Originally posted by sherpa
Now I know this is going to sound kinda "out there" but any oxide such as Ferrous oxide, Aluminium oxide etc means a reaction with oxygen ie
oxidisation as far as I know.
LOL Okay then
MOON MINING 101
Have not seen much Aluminum oxide up there, but most of the Iron on the Moon is Ferrous Oxide (FeO) an is a black powder while on Mars you get Ferric
Oxide (Fe2O3) also known as ferric oxide, Hematite, red iron oxide - hence the red soil of Mars
But three main ones are more important Silicon Oxide (Glass), Titanium Oxide (Ilmenite) and Thorium Oxide, which is three times more abundant than
uranium, is also a radioactive material.
And guess where all these minerals are concentrated? In the Copernicus? Aristarchus regions...
DATA from CLEMENTINE
Now for an example lets say you wanted to make structures on the Moon... and Spaceships...
Well you could take Solar Furnaces (plenty of Sun up there they tell me) and melt down the Glass for use in Fiberglass structures...
The fantastic thing about doing this relatively simple process is that the BYPRODUCTS of making Glass from the Lunar Regolith are.....
Iron, Titanium and Thorium ore and FREE OXYGEN for breathing, water making and fuel ("burning" liquid O and H gives you water, so effectively rocket
fuel exhaust is pure water) H and O need a small spark to release lots of energy and make water...
So ONE SIMPLE PROCESS and you get..
Fiber Glass domes..
Iron and Titanium for Spacecraft construction
Thorium for Nuclear Fuel
Now before you say "It's all Fantasy.."
I want to refresh your memory about a term ISRU
In Situ Resource Utilization... In all the documents I have found on Lunar and Mars Mining they use this term... It simply means "What is found on
the Moon, STAYS on the Moon" so no costly shipping back to Earth
The only exception to this I have found is Liquid H and O for fuel for return trips and that goes to LEO to "fuel dumps" at the Langranian Points...
and liquid HE3 that comes back, though I do not yet know where it goes after reaching LEO
As to things like Gold etc... I see no mention of it, though in the big mine Like Copernicus it may be... I don't think they care. The above
minerals... all of them... are lying around on the surface and all you need to do is process the Lunar dust... And HE3 is worth so much it makes gold
worthless in comparison...
LPI 6034 PDF
LUNAR AND MARTIAN FIBERGLASS AS A VERSATILE FAMILY
OF ISRU VALUE-ADDED PRODUCTS
Lunar Regolith consists principally of silicates, in some cases as volcanic or impact glasses...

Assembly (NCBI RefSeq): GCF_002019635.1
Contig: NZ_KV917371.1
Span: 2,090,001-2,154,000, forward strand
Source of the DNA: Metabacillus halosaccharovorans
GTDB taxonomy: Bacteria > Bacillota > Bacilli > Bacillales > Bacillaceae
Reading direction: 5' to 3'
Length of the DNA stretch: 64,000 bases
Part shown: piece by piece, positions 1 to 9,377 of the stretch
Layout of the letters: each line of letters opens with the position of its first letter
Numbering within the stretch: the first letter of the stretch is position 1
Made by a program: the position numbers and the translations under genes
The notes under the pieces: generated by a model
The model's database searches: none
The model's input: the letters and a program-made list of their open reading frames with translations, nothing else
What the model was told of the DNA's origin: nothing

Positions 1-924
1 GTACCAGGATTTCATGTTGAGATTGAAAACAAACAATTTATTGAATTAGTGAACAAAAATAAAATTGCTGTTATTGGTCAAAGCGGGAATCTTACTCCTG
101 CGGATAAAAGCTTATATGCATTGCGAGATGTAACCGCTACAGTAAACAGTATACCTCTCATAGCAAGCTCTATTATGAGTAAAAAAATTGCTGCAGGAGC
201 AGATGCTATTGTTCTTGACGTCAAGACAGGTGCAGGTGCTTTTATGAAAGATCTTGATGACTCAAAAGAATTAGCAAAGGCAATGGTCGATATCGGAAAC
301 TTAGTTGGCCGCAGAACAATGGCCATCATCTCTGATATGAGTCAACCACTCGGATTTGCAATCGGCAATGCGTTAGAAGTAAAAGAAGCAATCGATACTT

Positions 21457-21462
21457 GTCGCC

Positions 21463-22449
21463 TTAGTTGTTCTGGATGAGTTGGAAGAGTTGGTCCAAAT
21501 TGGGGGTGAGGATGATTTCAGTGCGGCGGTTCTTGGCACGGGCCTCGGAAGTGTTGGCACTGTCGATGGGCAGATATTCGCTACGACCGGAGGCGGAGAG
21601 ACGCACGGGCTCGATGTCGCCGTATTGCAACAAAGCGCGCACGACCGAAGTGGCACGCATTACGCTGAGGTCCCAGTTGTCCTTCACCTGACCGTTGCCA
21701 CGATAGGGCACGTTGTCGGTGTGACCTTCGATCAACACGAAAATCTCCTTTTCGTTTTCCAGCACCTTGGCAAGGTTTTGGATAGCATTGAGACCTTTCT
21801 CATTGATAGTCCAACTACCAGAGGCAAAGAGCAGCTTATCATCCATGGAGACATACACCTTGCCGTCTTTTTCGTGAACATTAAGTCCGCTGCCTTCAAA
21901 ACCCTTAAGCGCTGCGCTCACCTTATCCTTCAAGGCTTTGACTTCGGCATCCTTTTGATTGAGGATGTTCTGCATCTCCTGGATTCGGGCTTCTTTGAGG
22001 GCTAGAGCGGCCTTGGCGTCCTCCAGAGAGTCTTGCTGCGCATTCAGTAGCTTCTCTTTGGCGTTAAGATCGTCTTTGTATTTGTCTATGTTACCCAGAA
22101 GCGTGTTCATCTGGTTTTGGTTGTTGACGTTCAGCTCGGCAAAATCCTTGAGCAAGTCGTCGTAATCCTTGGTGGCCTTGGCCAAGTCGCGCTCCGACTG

The logic employed in our reasoning includes the fact that any In Situ Resource Utilization (ISRU) effort is going to yield copious masses of silicon
oxides which can be used in bulk as conventional glass products or, after further separation, can be synthesized as Silicon and Silicon- Carbide
Fullerenes for more exotic applications. Additionally, mechanical wrapping of Silicon Webbing could prove to be more practical and durable and a lot
less brittle than attempting large scale hot glass molding of structural components.
Identified fuel production ISRU efforts yield partially heated masses of metal oxides as waste byproduct – rich in silicates and metal oxides useful
in bulk as conventional glass products. Fiberglass manufacturing increases effectiveness of prior ISRU fuel production by taking advantage of mineral
benefaction and elevated process exit temperatures. The resulting structures would be spheres and cylinders with various configurations that could
apply to human support systems, along with structures useable as storage tanks for the very Oxygen liberated in ISRU applications.
ISRU can manufacture more than fuels: even spacecraft are feasibly and affordably manufactured on Moon based upon fiberglass "tankage" integrated
with fiberglass keels. Second generation structural components may take advantage of Silicon Nanotubes for additional composite strength. Diverse
products for human systems support are manufacturable in-situ using glass fibers and fabrics, and CNC-type programmable manufacturing delivering
state-of-the-art flexibility of remote design and parts manufacture. These concepts suggest extensibility and evolutionary capability derived when
machining tool parts from fiberglass.
So there you have your Oxygen
What has been nagging me about Aristarchus is the haze in Mike's image that seems to me to centre on this.
I will get back to this. I have many pictures that show this area clearly. It looks almost like you are looking through glass or a field of some